Published : 2013-03-19 19:36
Updated : 2013-03-19 19:36
As the National Assembly is to pass the government reorganization bill today, President Park Geun-hye will be able to launch her pet ministry as planned. But it is questionable whether the new ministry, dubbed the Ministry of Future Creation and Science, will be able to play its expected role.
That is because the ministry will not be created in the form envisioned by the president. Its scope of business and power have been curtailed in the process of negotiations between the ruling Saenuri Party and the main opposition Democratic United Party.
In Park’s blueprint, the new ministry was supposed to play a central role in building a creative economy ― an economy where technological innovations take place in a wide range of industries, generating jobs, giving birth to new industries and fueling economic growth.
To promote innovation, the ministry is supposed to accelerate the convergence of information-communication technology and make sure that ICT is applied to as broad a range of industrial sectors as possible.
As the ministry’s mission is to drive ICT convergence, Park’s scheme defines its scope of business broadly so that it covers all segments of ICT sectors, including broadcasting.
But this plan faced opposition from the DUP, which suspected it was an attempt to bring the politically influential broadcasting sector under the control of Park’s pet ministry.
The agreement announced by the two political parties on Sunday was the result of a compromise. On the surface, it respects Park’s demand that the ministry be allowed to play a key role in expediting the convergence of ICT and broadcasting to fuel innovation.
But a more careful look shows that the ministry’s room to maneuver has been seriously restricted. For instance, the agreement transfers the jurisdiction over new media, such as non-news cable channels, Internet TV, satellite TV and digital multimedia broadcasting, from the Korea Communications Commission to the new science ministry.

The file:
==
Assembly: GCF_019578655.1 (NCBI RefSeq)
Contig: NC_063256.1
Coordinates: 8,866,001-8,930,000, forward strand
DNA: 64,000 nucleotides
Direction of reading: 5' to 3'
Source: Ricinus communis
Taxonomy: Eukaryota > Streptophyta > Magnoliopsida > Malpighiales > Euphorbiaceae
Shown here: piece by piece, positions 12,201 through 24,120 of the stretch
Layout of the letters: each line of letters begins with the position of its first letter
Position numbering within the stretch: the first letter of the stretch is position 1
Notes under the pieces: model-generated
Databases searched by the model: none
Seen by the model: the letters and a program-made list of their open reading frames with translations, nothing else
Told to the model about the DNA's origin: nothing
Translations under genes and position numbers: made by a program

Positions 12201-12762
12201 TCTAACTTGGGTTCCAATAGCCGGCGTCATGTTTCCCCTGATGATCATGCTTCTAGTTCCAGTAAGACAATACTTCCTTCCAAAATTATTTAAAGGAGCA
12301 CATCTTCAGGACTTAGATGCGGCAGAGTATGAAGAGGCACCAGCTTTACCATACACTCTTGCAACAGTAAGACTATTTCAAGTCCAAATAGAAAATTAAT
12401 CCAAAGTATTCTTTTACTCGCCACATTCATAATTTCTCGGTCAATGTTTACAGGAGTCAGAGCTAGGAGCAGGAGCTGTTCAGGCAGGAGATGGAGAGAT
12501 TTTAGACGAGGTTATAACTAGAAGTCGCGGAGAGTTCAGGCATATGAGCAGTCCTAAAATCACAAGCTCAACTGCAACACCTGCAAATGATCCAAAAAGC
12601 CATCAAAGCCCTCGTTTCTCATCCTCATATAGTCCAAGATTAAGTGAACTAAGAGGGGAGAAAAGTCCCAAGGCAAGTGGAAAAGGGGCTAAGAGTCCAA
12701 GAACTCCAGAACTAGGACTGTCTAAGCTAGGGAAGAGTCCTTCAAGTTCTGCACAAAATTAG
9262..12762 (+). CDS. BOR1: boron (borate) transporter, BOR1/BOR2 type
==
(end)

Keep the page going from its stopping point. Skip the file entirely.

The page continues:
But the science ministry is required to win prior approval from the KCC when it seeks to revise the laws related to these broadcasting services. The ministry cannot even renew existing licenses or grant new ones on its own.
The agreement has also significantly restricted the new ministry’s power to manage radio frequency by allowing the KCC to take care of the spectrums set aside for broadcasters. Furthermore, it has given the power to allocate spectrums to a new commission to be installed under the Prime Minister’s Office.
At the moment, there is no way to make changes to the compromise reached between the political parties. Therefore, the only way for the new ministry to overcome many of the restrictions and live up to the expectations is to work in close cooperation with other ministries. For this, the new government should strive to demolish barriers and build bridges among ministries.